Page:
There was testimony showing that after the execution of this contract the Middletown Gas Company purchased 9 lamps from the plaintiff, and 122 lamps from the Pennsylvania corporation. Middletown, where this gas company was located, is in Butler county, Ohio, and within the limits of the territory sold to the Cincinnati parties. There was no testimony tending to show that the original Chicago corporation, or this plaintiff, knew of the sale by the Pennsylvania corporation to the Middletown Gas Company. On the contrary, the testimony of plaintiff's two principal officers was that such sale was wholly unknown. Upon this failure to show any knowledge of the sales made by the Pennsylvania corporation, the court struck out all the testimony as to such sales. In reference to the sale of the nine lamps by the plaintiff, the court ruled that it was a technical breach of the contract, and charged the jury to allow to the defendant as damages the profits received by the plaintiff from such sales. There was no direct testimony that the plaintiff was aware, at the time of the sales of these nine lamps, that Middletown was within the territory which had been sold to the Cincinnati parties, and the letters of the secretary and president of the plaintiff company state that the sales were made inadvertently and in ignorance of that fact; yet the sales were held by the court to be in direct violation of the terms of the contract, and therefore giving a right to the defendant to damages. The contention now is that the court erred in restricting the damages to the profits made by the plaintiff, and it is insisted that the defendant was entitled to recover what it would have made had it sold and placed the lamps in Middletown at the prices at which it was so selling [152 U.S. 200, 204] and placing them, if not to a larger sum which the jury might estimate were the damages resulting from this interference with its monopoly in the purchased territory.
We cannot concur in these views, and are of opinion that the rulings of the trial court were correct. With reference to the sale by the Pennsylvania corporation, the stipulation in the contract is that the Chicago company 'will not knowingly sell, or permit other parties to sell, for use in said territory, any burners, lamps,' etc. The scienter is an essential term in this covenant. There is no presumption, and no evidence, that the original Chicago corporation or the plaintiff knew what the Pennsylvania company was doing, and, if they did not know of such a sale, the fact that one was made involved no breach of the contract.
Neither was the defendant entitled to any other damages by reason of the sale by the plaintiff than the profits which the latter received. There is no presumption that the Cincinnati company would have been able to sell or place any lamps in Middletown at the prices it demanded. On the contrary, the testimony of the president of the defendant company is that the Middletown company refused to deal with it; and it is against all the rules in respect to damages for a breach of contract to give to the defendant the profits of a sale which it did not make, and which there is no reason to believe it ever would have made. There is no pretense of any wanton and willful breach by the plaintiff; nothing that suggests punitive damages, or that shows wherein the defendant was damnified, other than by the loss of the profits which the plaintiff receive. Pass beyond that, and there is only a domain of speculation,-a mere guess as to what might have happened. The case of Seymour v. McCormick, 16 How. 480, is in point. In that case the trial court, among other things, charged the jury as follows:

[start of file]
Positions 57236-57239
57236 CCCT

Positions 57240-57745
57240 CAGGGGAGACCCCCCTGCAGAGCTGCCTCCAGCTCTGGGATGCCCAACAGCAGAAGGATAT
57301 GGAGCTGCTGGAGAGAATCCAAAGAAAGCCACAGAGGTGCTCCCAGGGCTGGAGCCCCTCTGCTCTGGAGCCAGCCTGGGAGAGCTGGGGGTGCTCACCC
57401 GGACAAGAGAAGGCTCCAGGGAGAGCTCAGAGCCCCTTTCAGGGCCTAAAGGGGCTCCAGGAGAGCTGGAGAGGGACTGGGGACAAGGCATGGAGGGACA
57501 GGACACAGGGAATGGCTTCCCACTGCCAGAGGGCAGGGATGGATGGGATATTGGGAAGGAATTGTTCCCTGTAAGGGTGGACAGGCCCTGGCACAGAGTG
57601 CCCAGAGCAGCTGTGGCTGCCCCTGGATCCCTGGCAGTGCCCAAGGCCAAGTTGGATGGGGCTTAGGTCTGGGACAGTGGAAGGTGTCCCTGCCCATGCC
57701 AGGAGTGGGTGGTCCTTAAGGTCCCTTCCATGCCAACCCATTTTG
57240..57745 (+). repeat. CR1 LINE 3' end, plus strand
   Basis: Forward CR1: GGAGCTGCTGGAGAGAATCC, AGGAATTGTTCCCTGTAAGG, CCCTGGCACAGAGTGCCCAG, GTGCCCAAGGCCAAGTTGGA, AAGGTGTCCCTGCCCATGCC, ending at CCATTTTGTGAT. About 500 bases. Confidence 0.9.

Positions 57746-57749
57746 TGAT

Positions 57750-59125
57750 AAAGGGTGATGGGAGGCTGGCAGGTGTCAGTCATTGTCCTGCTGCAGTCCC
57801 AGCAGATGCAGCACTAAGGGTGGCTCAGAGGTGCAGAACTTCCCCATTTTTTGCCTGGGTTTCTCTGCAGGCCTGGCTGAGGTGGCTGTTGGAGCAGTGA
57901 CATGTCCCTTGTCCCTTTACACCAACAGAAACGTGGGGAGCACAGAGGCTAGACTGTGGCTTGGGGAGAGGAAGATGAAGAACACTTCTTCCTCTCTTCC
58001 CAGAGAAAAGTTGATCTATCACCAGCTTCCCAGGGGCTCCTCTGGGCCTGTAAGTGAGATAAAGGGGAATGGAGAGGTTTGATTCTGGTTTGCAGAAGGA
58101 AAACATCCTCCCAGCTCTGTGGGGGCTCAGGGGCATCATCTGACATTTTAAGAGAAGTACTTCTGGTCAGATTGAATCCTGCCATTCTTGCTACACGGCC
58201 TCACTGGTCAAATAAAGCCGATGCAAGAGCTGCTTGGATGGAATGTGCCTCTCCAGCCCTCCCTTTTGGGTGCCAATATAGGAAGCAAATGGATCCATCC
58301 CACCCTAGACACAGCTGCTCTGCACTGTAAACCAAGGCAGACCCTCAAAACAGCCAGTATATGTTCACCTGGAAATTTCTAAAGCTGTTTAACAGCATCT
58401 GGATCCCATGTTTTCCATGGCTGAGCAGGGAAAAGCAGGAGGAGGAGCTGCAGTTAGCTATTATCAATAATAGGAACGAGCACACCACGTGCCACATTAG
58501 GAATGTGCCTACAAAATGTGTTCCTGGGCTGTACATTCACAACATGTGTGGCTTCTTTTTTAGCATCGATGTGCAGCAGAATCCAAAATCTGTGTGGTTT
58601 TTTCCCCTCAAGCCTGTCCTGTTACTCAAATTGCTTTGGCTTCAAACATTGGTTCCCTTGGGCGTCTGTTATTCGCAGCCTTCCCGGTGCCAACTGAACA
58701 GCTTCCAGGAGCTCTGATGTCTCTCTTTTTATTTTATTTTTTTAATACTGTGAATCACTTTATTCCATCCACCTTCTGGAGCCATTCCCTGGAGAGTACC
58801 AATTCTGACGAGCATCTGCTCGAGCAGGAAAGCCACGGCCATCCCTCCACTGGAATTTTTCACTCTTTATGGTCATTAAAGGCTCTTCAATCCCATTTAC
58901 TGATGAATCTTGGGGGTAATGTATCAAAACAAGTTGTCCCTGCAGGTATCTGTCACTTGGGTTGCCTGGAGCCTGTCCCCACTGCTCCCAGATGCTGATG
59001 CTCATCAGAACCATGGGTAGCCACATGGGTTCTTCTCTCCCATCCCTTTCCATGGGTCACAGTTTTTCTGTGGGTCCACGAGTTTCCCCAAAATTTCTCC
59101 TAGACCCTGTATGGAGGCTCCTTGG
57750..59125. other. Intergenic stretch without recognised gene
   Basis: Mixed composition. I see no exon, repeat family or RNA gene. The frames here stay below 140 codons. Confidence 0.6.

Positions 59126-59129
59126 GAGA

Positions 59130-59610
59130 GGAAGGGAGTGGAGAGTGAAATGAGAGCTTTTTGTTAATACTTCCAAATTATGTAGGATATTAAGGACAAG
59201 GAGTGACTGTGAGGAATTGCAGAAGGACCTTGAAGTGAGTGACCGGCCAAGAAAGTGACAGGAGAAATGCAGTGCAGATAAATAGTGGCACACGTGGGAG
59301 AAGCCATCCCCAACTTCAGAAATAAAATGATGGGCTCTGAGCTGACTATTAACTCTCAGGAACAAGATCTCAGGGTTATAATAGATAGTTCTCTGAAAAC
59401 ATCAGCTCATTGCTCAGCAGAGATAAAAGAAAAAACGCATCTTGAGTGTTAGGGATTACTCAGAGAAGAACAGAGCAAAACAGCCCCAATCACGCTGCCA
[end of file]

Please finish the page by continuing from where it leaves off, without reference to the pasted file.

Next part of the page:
But this court was of a different opinion, saying:
It is true that that was an action for an infringement, and this for a breach of a contract; but still the rule of damages is the same. Actual damage is what the law gave in case of an infringement, (Birdsall v. Coolidge, 93 U.S. 64 ;) actual damage is all the law gives in case of a breach of contract. Indeed, the real difference between that case and this is not so great as would be suggested by a description of the respective causes of action; for here, under the contract made by the plaintiff's assignor with the Cincinnati parties, the defendant became vested with a monopoly of sales within the prescribed territory, of like nature to the monopoly given by the government for the whole territory of the United States whenever it issues a patent; and the act of the plaintiff in making a sale within that territory was an infringement similar to that of a sale of a patented article made within the limits of the United States in defiance of the rights of the patentee. Nevertheless, it must be conceded that in the case at bar there is technically a claim for a breach of a contract, and it is undeniable that in some cases the profits that would have been made are proper elements of damage in such an action. This matter has been recently considered by this court in Howard v. Manufacturing Co., 139 U.S. 199 , 11 Sup. Ct. 500, from the care- [152 U.S. 200, 206] ful opinion of Mr. Justice Lamar in which case we quote as follows: